Tuesday, January 8, 2013

Baseball's moment of truth almost here

Baseball’s moment of truth is almost here.

I’m eagerly awaiting the 2pm ET release of the names of the next inductees to the Baseball Hall of Fame on Wednesday (I’ll get some work done while I wait). There’s some thought that none of the candidates will reach the necessary 75% threshold to be enshrined in the Hall. I hope that’s not the case. Not because I think it will be so terrible to have an empty dais in Cooperstown this summer, but because I think there are some very worthy candidates deserving of induction.

Of the holdovers, I really hope to see Jack Morris and Tim Raines make it in this year. Morris received 67% of the vote last year even with the outspoken opposition of the stat geeks who hate his 3.90 ERA and wins above replacement numbers. But he was the epitome of a big-game pitcher and tossed one of the most memorable games in baseball history: a 10-inning shutout of the Atlanta Braves that won Game 7 and the 1991 World Series for the Minnesota Twins. It’s going to be an unbelievably tight vote, but I’m really rooting for him to reach that magic 75% mark.

Raines has made a steady climb toward that 75% threshold, but he received only 48.7% of the vote in last year’s balloting so it would be a gigantic leap for him to get to that magic mark this year. But one of the best base stealers of all time deserves to get in. His resume is impressive: 2,605 hits, 808 stolen bases, the 1986 National League batting title and seven All-Star appearances. Oh, and he helped the New York Yankees win the World Series twice, serving as a mentor to future Hall of Famer Derek Jeter. Put Raines in the Hall.

Of the newcomers, Craig Biggio is the standout for me with his 3,060 hits, seven All-Star appearances, five Silver Slugger awards and four Gold Gloves. I’m especially rooting for him to get past this notion that he is not a first-ballot Hall of Famer. To me, that’s a silly argument. If he has Hall-worthy numbers, getting in on his first try shouldn’t matter. And I don’t think it’s fair that he may have to sweat out the voting for the next few years if he doesn’t make it in this time around, because the competition will get very tight with guys like Greg Maddux, Tom Glavine and Frank Thomas on the ballot for the first time next year.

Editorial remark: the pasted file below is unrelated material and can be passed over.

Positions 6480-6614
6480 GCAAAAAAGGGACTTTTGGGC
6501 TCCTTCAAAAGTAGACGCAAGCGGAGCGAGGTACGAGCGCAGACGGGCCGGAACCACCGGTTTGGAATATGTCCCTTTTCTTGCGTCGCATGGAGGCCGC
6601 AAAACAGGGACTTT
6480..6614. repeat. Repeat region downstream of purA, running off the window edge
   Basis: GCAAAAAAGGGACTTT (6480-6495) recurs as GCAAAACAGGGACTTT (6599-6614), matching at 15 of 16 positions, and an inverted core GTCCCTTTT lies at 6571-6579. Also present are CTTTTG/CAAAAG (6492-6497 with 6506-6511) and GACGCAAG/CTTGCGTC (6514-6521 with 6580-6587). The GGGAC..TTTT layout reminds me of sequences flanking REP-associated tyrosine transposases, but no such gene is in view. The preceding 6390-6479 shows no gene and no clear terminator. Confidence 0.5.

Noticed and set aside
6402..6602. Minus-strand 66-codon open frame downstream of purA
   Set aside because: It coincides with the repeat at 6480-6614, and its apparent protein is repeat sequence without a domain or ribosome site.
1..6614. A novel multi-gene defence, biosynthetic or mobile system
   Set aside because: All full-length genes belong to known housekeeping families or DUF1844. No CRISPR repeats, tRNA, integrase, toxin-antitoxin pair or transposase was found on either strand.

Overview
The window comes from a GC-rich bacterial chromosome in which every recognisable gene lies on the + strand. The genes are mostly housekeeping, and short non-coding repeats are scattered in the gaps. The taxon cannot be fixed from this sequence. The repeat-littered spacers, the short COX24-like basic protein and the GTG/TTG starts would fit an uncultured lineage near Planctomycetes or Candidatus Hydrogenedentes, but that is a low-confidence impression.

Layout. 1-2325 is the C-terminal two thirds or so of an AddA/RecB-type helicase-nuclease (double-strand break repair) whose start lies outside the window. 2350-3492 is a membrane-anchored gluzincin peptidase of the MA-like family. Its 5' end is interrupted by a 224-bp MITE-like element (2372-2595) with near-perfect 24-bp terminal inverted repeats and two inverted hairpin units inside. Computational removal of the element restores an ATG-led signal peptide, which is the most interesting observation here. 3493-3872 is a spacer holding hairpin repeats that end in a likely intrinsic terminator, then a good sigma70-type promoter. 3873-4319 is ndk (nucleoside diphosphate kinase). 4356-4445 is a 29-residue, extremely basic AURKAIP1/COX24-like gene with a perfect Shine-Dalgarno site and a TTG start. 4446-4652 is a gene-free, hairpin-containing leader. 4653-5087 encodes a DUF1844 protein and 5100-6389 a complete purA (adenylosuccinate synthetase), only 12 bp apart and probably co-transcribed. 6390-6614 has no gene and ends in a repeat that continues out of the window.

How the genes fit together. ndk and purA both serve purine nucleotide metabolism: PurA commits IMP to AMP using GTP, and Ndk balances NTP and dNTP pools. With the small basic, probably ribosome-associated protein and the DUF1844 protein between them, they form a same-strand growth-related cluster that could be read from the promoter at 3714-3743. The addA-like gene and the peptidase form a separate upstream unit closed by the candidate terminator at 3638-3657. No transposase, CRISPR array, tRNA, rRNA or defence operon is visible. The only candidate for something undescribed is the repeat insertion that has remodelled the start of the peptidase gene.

I think Mike Piazza, even though he played for the New York Mets, absolutely deserves to get in on his first try. I know that there are people who are suspicious about him and the possible use of performance-enhancing drugs. But there was never evidence of any kind that he used PEDs so I don’t think you can keep him out based on suspicion alone. When you look at his resume, he is clearly deserving of induction with his .308 batting average, 427 home runs, 1,335 runs batted in, 12 All-Star appearances, 10 Silver Slugger awards and 1993 National League Rookie of the Year. I shudder to think how good his numbers would have been if he had not been catching all those years.

I won't bore anyone to death by repeating who I think shouldn't be in the Hall. I'm expecting the PED cheaters to be shunned by the baseball writers, at least in year one on the ballot

Who will be the chosen ones? Will there even be any chosen ones? The answer is a mere 18 hours away.

Thanks to Phil Hoops via Wikipedia for the Tim Raines photo and slgckgc via Wikipedia for the Mike Piazza photo.  

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